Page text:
Updated: April 3, 2012 22:47 IST

RBI chief, Pranab meet ahead of credit policy

Special Correspondent
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Finance Minister Pranab Mukherjee
Finance Minister Pranab Mukherjee

A fortnight ahead of the annual credit and monetary policy slated for April 17, Reserve Bank Governor D. Subbarao on Tuesday had a meeting with Finance Minister Pranab Mukherjee for discussions on the state of the economy and the current liquidity situation.

Speaking to the media after the meeting, Dr. Subbarao said: “Today's meeting was a routine administrative one. Next week I will come back and brief the Finance Minister on the macro-economic policy before the monetary review on April 17.”

Liquidity crunch

Even as the RBI chief described his meeting with the Finance Minister at the start of the new fiscal year as ‘routine', it assumes significance as it has come at a time when the apex bank has been proactive in addressing the liquidity crunch.

Besides, just a day earlier, the government unveiled its market borrowings programme which has been designed in such a way as to ensure that the private sector is not crowded out.

As per the mop-up schedule, the government plans to borrow Rs.3.79 lakh crore in the first half of 2012-13, which works out to over 65 per cent of the total Rs.5.13 lakh crore budgeted for raising through market borrowings during the entire fiscal year. Of this, a total of Rs.1.87 lakh crore is to be raised through auctioning of Treasury Bills (T-Bills) in the first quarter (April-June) itself.

Government borrowing

The indicative calendar issued by the RBI shows that the government would be borrowing Rs.15,000 crore each week, on an average, during the first half of fiscal.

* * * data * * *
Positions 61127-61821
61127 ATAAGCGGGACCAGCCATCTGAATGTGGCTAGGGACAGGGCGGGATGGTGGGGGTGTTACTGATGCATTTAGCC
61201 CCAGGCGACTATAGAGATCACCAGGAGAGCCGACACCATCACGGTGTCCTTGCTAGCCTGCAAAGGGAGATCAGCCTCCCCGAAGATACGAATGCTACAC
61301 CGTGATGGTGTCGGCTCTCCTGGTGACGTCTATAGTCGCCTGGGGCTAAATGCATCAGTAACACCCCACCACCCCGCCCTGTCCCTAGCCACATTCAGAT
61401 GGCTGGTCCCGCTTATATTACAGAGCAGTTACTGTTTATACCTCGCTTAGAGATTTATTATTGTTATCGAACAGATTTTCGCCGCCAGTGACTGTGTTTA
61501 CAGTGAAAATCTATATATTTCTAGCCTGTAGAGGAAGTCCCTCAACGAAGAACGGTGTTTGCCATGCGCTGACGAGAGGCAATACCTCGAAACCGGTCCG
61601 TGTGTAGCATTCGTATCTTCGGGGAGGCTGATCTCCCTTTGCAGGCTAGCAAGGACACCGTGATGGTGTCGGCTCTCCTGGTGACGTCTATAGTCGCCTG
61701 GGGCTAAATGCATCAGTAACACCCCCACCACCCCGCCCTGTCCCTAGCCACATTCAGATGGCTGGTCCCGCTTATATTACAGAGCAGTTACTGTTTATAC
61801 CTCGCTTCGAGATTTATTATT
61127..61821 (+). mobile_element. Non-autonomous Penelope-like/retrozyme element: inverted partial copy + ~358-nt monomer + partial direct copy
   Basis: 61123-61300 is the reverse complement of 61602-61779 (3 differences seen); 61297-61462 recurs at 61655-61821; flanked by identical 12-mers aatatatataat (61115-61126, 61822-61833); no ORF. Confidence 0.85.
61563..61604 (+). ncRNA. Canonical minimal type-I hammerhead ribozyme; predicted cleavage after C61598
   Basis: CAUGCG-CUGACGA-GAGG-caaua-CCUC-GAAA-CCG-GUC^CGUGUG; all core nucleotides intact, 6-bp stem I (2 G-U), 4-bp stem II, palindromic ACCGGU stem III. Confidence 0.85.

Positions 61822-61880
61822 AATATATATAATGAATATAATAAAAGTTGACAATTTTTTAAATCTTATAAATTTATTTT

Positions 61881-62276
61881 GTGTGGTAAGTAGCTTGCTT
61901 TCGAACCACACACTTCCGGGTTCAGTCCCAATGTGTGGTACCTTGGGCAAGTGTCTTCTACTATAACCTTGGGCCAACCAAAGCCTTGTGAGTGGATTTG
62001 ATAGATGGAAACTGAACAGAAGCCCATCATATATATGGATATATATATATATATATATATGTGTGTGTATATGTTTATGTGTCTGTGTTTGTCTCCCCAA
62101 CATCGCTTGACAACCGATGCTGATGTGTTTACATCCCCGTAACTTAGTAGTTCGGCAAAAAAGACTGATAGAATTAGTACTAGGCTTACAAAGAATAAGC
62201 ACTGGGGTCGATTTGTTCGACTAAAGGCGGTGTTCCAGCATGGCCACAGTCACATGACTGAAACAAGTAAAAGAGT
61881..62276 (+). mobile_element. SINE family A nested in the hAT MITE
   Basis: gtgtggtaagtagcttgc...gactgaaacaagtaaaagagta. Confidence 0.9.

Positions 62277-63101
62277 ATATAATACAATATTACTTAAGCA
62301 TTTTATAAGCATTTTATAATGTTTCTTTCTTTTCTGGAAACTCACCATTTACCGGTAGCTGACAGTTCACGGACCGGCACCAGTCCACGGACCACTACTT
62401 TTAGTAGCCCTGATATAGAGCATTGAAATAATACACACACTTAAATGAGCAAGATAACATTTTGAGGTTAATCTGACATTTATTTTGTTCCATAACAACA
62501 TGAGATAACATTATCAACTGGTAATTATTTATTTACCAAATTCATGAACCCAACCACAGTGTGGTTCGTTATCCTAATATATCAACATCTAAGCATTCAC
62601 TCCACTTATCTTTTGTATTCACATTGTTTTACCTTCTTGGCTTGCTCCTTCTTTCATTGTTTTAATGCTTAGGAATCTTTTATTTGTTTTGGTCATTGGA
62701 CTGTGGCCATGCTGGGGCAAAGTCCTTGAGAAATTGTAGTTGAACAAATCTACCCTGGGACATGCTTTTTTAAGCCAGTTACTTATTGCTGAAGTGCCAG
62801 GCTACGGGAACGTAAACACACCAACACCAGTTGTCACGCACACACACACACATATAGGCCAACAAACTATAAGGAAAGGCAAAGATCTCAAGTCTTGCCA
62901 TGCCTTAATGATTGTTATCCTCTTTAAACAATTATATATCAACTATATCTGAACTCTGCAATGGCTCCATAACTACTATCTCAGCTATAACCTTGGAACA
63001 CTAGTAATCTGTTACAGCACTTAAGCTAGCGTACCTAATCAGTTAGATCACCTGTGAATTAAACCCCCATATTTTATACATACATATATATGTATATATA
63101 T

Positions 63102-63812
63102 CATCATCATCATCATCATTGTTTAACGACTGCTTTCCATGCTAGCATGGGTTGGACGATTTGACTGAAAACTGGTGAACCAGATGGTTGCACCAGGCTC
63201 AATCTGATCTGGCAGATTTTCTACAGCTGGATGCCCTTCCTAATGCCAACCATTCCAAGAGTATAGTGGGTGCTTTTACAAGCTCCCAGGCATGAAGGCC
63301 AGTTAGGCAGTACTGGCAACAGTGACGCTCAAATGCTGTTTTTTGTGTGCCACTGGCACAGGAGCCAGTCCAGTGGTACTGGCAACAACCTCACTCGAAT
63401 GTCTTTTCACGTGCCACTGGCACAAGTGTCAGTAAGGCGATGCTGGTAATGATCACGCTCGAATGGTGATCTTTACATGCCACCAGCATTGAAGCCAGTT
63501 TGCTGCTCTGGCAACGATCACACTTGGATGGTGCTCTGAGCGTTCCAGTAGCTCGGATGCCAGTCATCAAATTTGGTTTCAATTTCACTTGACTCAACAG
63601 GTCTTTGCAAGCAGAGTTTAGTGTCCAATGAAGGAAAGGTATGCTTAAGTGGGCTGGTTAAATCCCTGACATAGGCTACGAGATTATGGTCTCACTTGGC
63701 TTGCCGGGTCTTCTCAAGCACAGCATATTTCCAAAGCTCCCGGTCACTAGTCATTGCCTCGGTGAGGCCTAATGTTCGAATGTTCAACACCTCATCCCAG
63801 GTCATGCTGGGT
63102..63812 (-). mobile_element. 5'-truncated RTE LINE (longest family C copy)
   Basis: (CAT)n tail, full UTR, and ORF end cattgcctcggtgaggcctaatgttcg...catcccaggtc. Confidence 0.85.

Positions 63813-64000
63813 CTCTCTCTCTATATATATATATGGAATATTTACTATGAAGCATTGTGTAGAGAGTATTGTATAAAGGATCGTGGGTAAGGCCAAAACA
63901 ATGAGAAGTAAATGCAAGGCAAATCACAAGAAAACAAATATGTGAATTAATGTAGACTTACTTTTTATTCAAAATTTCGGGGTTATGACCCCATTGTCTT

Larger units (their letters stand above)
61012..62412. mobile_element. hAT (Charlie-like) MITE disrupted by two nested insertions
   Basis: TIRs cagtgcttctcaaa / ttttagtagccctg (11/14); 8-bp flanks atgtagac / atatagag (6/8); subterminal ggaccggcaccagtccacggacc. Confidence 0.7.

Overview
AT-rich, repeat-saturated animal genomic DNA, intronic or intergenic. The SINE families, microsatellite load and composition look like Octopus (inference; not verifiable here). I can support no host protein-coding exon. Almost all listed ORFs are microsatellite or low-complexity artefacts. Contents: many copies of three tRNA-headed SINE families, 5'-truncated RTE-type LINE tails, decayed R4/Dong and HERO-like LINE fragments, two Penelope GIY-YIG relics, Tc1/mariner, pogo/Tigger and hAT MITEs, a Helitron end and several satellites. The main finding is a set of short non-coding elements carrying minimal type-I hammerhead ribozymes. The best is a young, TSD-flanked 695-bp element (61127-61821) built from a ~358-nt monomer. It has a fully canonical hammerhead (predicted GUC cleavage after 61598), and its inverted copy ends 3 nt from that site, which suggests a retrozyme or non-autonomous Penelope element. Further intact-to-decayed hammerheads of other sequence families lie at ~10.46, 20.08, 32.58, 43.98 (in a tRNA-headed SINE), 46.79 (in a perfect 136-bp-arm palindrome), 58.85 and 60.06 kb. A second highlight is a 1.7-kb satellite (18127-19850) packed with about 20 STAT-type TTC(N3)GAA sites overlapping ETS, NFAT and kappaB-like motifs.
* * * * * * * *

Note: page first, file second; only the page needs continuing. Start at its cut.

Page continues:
In the current uncertain economic environment marked by a tight liquidity situation even as interest rates as well as inflation continue to remain at high levels, all eyes are on the RBI on whether it will ease its key policy rate to induce investment demand and spur growth.

While the apex bank had raised the policy rates over a dozen times during the March 2010-October 2011 in its bid to contain the inflationary spiral, it did not tweak the repo (short-term lending) rate during the last three mid-quarter policy reviews. The expectation is that the RBI will do so now, but inflation still remains a cause for concern.

Meanwhile, voicing India Inc.'s long-standing demand for a cut in interest rates as costly credit has been adversely impacting economic activity, Assocham President Rajkumar Dhoot also urged the RBI chief to cut the repo rate by at least 50 basis points from the current 8.5 per cent to reduce the cost of borrowing and reduce the CRR (cash reserve ratio) by 75 basis points to augment the liquidity position.

“The economy is going through a difficult patch and business confidence has plummeted. New investments have slowed down …The RBI's monetary tightening has added to the low business confidence and affected financial bottomlines, leading to deceleration in investments …There is a need to cut it [CRR] further by 75 basis points … repo rates too, should be reduced by 50 basis points to squeeze cost of borrowings, encourage investments and boost growth,” Mr. Dhoot said during his interaction with the RBI Governor.

More In: Business | Economy

Credit and Monetary policy, anticipated and analysed, had not changed colour or content for decades since the inception of Reserve Bank of India. With so much of anticipation from the press, either it is Bank Rate, Open Market Operations and changes in the Reserve Ratios. How RBI has not introduced or tried any other method in the formulation of monetary policy, is really not comprehensible by a lay man like me. We do not know what the institutions like NIBM or the number of research institutions in banking are actually doing. Nobody in the RBI or in any Central Bank of other countries could come out with new, better, innovative tools which could be tried in the formulation of monetary policy? We are sure this time also Governor of RBI will make changes in the Repo or whatever rates we were playing with in the past.

from:  Sankar
Posted on: Apr 4, 2012 at 18:24 IST
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